Darkness Falls Page 1

Chapter 1

The sky is black, the streets are full of cries, and my clothes are drenched with either rain or blood. Maybe both. I’ve broken a rule and the consequences could be disastrous.

Rule #1—Never go out after dark.

The sky is thick with smoke that rises from the fires constantly burning within the city walls. The broken buildings, lost in the dirt of disease, tower the sides of the debris-covered roads. Abandoned cars thick with rust and fragmented glass wedge the streets. I leap over the hood of one and swing a sharp right, dipping down into the underground tunnels, away from the dead city, away from them. But a hand grabs the collar of my shirt and I’m yanked backward.

My weapon slips from my fingers and clanks to the ground.

Another rule broken.

Rule #2—Always carry a weapon.

The monster snarls, fangs gleaming, drool dripping from its rotting lips. I squirm from its grip and dodge to the right, but another one appears, just as hungry. I’m cornered. I press my back against the concrete walls soaked with filthy water, which seeps deep into my clothes.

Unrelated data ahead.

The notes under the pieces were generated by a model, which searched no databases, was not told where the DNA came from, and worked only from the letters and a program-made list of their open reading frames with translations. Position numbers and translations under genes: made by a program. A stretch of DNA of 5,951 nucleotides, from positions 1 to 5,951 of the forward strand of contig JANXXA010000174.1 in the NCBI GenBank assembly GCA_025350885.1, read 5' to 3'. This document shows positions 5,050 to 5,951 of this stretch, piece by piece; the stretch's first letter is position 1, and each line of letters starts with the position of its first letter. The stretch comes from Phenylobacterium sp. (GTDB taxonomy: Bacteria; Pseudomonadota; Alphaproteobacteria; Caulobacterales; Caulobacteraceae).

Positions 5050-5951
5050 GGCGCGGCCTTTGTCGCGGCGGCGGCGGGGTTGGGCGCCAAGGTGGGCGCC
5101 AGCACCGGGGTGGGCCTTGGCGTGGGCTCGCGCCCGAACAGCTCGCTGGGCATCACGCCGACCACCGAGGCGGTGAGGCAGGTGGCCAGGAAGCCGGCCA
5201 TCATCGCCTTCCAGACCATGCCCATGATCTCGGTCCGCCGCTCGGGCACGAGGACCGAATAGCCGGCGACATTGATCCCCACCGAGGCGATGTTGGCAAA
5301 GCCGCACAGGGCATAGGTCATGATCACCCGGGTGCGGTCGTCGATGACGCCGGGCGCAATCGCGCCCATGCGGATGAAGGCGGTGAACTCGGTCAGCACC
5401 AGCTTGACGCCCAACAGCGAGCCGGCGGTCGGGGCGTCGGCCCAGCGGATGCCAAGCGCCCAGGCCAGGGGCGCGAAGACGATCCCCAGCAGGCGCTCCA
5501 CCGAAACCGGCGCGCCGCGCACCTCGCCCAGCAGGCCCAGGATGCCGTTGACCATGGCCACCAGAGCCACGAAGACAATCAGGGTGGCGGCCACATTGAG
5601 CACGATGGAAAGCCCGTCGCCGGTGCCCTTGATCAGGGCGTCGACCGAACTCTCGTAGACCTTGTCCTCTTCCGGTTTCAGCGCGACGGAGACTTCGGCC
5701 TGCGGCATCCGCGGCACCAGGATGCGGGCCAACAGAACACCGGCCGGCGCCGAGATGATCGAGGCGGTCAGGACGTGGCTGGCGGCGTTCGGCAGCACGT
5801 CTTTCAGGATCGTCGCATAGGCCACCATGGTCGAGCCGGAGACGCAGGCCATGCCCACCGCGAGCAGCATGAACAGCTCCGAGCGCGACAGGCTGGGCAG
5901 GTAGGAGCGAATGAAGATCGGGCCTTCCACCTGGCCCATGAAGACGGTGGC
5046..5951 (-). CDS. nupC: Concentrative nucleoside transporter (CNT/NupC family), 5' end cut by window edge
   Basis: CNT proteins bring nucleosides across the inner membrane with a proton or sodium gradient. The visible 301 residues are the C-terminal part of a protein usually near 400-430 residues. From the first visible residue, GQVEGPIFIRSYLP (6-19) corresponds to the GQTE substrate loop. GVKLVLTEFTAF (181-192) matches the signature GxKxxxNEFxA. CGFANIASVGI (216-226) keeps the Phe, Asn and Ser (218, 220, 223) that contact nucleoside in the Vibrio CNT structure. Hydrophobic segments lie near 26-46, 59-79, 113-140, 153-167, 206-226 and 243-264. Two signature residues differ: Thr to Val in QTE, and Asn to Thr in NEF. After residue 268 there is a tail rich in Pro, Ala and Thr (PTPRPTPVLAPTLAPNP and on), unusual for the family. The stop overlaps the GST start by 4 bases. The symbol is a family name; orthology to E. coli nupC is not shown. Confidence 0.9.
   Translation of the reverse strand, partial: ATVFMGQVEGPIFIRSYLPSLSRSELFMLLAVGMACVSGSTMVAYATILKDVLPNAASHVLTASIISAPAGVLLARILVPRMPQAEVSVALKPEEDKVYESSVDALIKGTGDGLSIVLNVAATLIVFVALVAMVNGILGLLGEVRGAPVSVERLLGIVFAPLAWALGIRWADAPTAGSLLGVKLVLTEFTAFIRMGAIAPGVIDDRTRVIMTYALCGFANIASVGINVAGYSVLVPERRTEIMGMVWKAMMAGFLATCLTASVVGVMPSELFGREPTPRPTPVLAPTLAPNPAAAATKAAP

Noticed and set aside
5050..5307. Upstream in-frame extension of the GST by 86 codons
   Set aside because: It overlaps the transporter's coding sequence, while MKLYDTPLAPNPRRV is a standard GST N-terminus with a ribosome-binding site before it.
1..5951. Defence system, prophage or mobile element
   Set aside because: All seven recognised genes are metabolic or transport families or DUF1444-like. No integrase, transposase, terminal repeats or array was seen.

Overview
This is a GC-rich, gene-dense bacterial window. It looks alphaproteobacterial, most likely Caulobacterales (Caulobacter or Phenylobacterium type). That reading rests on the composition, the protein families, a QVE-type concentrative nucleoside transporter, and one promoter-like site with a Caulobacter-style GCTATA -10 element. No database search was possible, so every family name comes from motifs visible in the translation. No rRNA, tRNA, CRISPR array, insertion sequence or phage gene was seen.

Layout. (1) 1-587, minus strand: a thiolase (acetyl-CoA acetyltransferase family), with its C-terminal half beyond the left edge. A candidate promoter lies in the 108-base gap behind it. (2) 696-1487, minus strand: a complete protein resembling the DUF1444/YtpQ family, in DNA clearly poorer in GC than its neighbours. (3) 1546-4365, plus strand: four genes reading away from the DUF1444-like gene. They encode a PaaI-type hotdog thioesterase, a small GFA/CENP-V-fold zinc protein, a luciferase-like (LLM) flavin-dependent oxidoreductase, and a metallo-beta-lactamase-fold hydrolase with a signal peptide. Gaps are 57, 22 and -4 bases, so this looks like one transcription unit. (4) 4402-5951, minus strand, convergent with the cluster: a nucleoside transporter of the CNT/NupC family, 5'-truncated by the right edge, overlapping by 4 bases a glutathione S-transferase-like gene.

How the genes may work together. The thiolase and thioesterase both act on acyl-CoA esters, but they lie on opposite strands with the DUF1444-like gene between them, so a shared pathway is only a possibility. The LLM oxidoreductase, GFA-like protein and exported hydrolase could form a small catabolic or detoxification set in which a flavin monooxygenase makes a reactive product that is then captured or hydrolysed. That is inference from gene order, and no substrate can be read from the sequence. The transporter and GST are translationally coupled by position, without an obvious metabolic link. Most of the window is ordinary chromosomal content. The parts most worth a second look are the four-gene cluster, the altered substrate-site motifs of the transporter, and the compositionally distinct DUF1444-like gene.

This is the closest I’ve ever been to one. My amazing speed and quickness makes it hard for them to catch me. Tonight, I’m off though. Tonight, I’m worried about Maci.

It’s as dark as death, but I can still make out the blood dripping from the monsters eyes and the gaping wounds mapping its flesh. Its fangs tremble for my neck, desperate to devour—needing to feed. I search the ground for my weapon—I need my weapon.

But it seizes me by the shoulders and digs its fleshless fingers into my arms. My skin starts to give. If it breaks, I’ll be infected. I should be afraid—I should fear for my life. But I don’t.